What’s Delta’s philosophy on employee benefits?
The Delta culture is one where we truly live and breathe putting our employees first. We want our people to know and feel that we care for them, so that in return they can put their all into delivering a great experience for our customers, which in turn drives business results. We’ve seen this approach play out, even during a time like this.
At its essence, our culture is rooted in listening to and acting upon employee feedback at all levels of our organization – our open-door policy applies all the way up to our CEO. And that focus on listening and responding is especially important when you’re talking about benefits since most people just don’t like the topic. They don’t like to think about their healthcare plans until they need them, and it’s often an emotionally charged moment when they need to rely on their healthcare plans.
In addition to this balancing act of managing a benefits program and responding to employee feedback, we’re spending a lot of our time focused on user experience so we can drive plan awareness, literacy, and usage among our people. So far, we’ve collected a vast trove of insights on how employees extract the most value out of their plans, and have been able to drive significant change by focusing on feedback versus cost as a main driver in plan design. If cost isn’t the driving force during a time like this – in the airline industry, no less! – then it’s not going to be the driving force during the good times, either.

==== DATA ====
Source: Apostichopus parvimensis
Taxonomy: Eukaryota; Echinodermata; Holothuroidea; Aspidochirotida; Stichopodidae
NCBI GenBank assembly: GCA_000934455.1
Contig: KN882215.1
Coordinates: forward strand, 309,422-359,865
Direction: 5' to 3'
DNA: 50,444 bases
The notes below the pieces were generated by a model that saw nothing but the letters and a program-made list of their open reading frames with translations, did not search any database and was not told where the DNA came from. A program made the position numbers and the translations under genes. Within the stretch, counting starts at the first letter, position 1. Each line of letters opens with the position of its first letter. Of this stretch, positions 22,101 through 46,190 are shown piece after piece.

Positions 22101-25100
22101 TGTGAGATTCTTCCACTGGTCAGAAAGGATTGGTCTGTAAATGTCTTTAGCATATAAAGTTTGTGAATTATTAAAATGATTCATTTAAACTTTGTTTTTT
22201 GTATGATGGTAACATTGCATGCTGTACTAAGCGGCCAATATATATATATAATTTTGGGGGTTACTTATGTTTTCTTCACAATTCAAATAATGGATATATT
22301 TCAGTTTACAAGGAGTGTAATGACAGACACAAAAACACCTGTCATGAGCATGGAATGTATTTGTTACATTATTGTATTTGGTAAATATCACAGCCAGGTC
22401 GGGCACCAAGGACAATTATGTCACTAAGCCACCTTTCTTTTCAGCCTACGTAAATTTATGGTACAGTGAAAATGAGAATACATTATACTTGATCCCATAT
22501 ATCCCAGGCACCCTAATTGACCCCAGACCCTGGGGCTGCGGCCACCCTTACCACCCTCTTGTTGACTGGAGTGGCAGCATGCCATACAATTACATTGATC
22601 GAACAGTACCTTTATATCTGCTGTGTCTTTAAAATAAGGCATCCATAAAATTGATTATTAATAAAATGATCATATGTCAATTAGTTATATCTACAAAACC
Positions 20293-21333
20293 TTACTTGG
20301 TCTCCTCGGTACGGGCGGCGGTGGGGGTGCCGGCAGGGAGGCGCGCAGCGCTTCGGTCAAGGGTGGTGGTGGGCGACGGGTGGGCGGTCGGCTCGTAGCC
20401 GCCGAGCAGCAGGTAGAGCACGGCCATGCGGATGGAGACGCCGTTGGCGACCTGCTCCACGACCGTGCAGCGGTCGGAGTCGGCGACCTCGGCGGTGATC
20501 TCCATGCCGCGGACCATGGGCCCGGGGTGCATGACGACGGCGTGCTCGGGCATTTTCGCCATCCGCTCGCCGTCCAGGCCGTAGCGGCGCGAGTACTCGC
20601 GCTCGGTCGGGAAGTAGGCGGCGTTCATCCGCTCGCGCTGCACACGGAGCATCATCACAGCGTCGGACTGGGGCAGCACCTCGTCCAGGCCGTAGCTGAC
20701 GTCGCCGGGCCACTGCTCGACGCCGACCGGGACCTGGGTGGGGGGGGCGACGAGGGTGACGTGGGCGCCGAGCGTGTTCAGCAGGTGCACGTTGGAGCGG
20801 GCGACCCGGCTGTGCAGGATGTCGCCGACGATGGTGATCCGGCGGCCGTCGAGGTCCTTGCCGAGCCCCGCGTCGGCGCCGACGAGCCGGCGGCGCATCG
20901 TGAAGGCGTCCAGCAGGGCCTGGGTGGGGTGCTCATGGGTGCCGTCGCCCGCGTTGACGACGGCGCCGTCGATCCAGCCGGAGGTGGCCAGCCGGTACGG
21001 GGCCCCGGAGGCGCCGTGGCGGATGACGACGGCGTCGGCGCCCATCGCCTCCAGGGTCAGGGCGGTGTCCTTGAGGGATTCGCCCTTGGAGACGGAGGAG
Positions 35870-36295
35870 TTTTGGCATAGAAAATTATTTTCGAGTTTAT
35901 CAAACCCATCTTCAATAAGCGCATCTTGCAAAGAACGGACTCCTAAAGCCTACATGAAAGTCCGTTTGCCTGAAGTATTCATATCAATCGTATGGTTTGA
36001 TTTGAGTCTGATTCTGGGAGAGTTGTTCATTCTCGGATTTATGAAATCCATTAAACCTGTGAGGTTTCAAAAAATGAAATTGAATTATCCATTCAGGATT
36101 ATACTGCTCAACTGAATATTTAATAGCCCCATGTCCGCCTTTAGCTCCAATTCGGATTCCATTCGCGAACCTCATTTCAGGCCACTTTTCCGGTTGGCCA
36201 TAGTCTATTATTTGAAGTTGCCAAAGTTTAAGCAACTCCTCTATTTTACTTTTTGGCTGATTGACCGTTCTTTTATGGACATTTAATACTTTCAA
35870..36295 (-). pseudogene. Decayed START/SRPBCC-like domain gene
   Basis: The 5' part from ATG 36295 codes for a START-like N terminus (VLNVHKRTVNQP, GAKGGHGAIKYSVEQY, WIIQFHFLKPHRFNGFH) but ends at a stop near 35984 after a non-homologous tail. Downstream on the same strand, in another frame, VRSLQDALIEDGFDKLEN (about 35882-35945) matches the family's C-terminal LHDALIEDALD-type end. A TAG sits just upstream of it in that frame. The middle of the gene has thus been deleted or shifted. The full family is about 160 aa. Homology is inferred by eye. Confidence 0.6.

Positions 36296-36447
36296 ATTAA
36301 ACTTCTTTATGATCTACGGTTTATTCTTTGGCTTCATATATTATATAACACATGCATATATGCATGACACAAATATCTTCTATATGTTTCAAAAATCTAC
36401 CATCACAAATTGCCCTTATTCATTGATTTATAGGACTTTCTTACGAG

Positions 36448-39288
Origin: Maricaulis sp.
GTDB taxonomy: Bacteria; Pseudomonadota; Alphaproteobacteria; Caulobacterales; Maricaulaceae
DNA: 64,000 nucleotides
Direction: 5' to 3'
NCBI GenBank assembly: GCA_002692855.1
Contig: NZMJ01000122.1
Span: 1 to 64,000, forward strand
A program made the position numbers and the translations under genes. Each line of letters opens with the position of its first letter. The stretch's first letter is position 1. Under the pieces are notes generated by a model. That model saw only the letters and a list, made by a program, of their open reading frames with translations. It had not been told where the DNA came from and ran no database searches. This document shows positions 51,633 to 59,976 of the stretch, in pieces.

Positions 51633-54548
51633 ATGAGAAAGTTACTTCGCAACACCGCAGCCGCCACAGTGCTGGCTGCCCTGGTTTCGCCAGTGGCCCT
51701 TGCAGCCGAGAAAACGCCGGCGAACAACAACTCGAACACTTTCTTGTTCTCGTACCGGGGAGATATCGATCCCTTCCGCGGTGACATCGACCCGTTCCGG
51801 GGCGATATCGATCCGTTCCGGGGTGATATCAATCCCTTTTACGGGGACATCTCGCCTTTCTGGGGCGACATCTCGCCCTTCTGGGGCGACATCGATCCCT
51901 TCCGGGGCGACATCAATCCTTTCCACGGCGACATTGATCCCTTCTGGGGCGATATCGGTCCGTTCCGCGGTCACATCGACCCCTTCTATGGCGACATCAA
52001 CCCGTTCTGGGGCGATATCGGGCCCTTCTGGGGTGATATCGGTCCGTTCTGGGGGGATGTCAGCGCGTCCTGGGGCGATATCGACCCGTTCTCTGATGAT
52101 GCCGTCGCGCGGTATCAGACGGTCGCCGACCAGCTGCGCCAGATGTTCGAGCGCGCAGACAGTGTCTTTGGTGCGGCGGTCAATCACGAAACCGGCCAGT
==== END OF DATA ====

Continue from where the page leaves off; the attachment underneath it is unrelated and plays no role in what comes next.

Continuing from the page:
You've spent the last year transforming Delta's benefit program with a focus on wellbeing programs. Why and how is Delta moving in in this direction?
Our transformation started mid-2019 with an initial focus on plan design and affordability. As COVID-19 hit, the pandemic brought to the forefront our need to support employees by giving them the tools to focus on themselves and their wellbeing. This desire to transform how we support our employees inspired the blueprint of our new benefits platform. Through this new platform, wellbeing is intrinsically linked to our health plans. We offer a menu of incentives for employees to take ownership over their health, including getting a physical, meeting with a mental health coach, undergoing a biometric screening, completing a financial check-up – all of this behavior is rewarded through the platform. We designed a platform that’s personalized to an employee’s given situation, customized to actions they could take, and easy to navigate and understand.